It Wasn't a Lost Decade for Everyone
We've all heard the mantra that this has been a "lost decade" for equities. From 1999 until the end of 2008 stocks did nothing, or even declined, as they did during Japan's infamous "lost decade" of the 1990s.
But is that really true? And does it reflect how people actually invest?
To find out, I asked The Vanguard Group to study 14 different scenarios in which an individual invested $60,000 in a lump sum or monthly contributions from January 1, 1999 to December 31, 2008. ($60,000 equals $500 a month over ten years.)
We used broad, low-cost Vanguard index funds (and one money market fund) that had been around for the entire decade. We didn't factor in taxes.
In some ways what we found wasn't surprising: If you bought only the Standard & Poor's 500 index on January 1, 1999 and held it until the end of last year, you did badly.
But the broader your stock holdings (small cap, international, etc.) were, the better you did. And besides holding all bonds or all cash, a top performer was a no-brainer 50% stock/50% bond portfolio, with dividends reinvested. Also, lump-sum investing beat dollar-cost averaging handily over this period. (We tested portfolio rebalancing in a limited way and found it added little return.)
My conclusion: Asset allocation is alive and well, and "buy and hold" isn't dead, either—although a growing chorus of people who have a lot to gain from its demise will tell you otherwise. (Next week's column will be devoted to that subject.)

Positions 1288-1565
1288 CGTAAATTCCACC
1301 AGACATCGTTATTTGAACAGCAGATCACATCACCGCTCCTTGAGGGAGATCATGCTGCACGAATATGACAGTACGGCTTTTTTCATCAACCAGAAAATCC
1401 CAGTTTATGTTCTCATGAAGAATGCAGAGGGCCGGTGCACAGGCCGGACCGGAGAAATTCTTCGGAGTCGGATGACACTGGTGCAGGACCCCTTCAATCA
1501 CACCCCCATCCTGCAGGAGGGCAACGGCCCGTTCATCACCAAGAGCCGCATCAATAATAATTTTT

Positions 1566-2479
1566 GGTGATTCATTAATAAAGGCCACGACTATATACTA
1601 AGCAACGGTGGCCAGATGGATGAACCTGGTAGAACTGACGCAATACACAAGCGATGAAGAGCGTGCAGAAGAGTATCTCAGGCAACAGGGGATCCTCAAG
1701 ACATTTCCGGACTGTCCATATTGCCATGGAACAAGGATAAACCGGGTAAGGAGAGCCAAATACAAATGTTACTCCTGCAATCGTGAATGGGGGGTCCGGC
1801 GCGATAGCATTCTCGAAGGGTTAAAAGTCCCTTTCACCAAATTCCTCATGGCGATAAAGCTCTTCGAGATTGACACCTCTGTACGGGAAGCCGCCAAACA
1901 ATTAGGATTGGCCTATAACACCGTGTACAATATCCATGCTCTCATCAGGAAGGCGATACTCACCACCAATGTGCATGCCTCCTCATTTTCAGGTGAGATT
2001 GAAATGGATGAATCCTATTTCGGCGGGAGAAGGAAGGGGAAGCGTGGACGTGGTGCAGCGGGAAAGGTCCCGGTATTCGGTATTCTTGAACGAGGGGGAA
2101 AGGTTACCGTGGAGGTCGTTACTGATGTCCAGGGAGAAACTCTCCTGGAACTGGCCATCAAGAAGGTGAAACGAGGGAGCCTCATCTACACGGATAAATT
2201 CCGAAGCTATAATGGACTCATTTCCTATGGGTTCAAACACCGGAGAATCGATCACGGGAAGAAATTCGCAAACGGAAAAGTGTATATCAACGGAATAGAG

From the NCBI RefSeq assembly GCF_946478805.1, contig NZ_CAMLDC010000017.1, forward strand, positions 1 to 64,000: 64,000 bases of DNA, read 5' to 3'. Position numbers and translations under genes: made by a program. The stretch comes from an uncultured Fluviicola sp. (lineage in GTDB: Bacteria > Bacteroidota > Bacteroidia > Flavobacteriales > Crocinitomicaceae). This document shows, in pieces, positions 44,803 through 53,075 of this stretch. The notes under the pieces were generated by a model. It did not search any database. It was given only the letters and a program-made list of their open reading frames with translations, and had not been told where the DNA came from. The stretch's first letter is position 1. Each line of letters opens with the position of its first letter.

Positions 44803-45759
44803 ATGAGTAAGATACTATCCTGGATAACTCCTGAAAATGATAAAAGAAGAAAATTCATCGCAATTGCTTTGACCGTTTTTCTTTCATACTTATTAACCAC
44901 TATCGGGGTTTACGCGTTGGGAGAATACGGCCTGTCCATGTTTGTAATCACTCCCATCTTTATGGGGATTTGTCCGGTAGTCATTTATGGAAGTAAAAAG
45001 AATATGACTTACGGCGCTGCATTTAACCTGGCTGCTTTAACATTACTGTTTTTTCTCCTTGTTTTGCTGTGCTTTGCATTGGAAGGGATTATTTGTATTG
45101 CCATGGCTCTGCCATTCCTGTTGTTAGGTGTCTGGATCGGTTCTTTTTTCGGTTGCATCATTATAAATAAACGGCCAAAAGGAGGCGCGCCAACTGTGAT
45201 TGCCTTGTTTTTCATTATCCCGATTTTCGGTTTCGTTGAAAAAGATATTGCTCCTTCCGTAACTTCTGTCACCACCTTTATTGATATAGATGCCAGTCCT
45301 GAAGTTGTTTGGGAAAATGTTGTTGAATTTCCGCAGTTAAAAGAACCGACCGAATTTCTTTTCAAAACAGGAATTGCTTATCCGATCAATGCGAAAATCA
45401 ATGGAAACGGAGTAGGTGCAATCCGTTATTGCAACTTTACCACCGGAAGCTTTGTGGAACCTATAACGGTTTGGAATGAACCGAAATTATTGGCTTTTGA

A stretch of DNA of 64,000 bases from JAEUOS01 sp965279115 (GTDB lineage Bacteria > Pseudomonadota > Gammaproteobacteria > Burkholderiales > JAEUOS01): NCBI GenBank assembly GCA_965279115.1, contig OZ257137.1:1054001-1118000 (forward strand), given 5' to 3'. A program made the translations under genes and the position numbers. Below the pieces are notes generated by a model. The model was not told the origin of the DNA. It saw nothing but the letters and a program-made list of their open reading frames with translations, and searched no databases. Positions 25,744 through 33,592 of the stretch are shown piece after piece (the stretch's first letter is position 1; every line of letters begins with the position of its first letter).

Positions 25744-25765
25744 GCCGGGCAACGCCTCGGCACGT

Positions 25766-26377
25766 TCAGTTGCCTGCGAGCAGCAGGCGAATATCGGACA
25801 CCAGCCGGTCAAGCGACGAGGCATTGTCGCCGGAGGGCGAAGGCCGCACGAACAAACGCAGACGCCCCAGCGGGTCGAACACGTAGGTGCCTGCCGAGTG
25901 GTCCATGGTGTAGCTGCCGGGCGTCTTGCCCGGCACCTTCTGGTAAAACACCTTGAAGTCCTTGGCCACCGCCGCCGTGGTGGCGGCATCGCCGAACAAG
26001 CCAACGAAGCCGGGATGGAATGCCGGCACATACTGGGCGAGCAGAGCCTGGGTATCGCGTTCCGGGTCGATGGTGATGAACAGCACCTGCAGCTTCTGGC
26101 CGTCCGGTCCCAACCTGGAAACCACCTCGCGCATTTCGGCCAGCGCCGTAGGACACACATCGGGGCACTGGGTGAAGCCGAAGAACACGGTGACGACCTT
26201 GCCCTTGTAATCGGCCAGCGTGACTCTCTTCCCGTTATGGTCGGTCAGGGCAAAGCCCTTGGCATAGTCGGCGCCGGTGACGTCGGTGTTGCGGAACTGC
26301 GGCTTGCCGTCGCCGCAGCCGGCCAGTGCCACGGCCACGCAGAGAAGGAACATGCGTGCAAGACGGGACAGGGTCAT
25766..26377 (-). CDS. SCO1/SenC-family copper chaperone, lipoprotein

But first, let me walk you through the strategies, starting with the worst. (You can get all the results here.)
Obviously some of the "lost decade" proponents' claims are true: the S&P did terribly during this decade, which spanned the end of the Internet boom, one cyclical bull market, and two nasty bears.
On a pure total-return basis, you would have lost one-quarter of your money by plunking it into the benchmark index and letting it sit.
But by the simple act of reinvesting dividends, you would have reduced your losses by half. And by broadening your holdings to the entire US stock market—including small- and mid-cap stocks—and investing it all at once at the dawn of the "lost decade," you would have cut your losses by half again.
Adding only a small dollop of international exposure ($10,000 out of the $60,000) on January 1, 1999 would have pushed this 100%-equity portfolio close to break even, leaving you with nearly $59,000.
See my point? Even a diversified equity-only portfolio cut losses dramatically.
But when you add bonds to the mix, it gets really interesting.
Obviously bonds were the place to be over the past decade, although not too many gurus pounded the table for them ten years ago. Economist Gary Shilling, a bond bull since 1981, has noted that bonds are the most unloved assets by the people who hold them. When I recommended buying bonds at a conference in Boston in 1999, an attendee complained they were "boring."
Well, how boring is this? If you stuck $60,000 in a broad bond index fund on January 1, 1999, you would have had over $100,000 by the end of last year, an annual return of over 5%. Cash, an even more tedious instrument, would have yielded 3.48% a year, risk-free.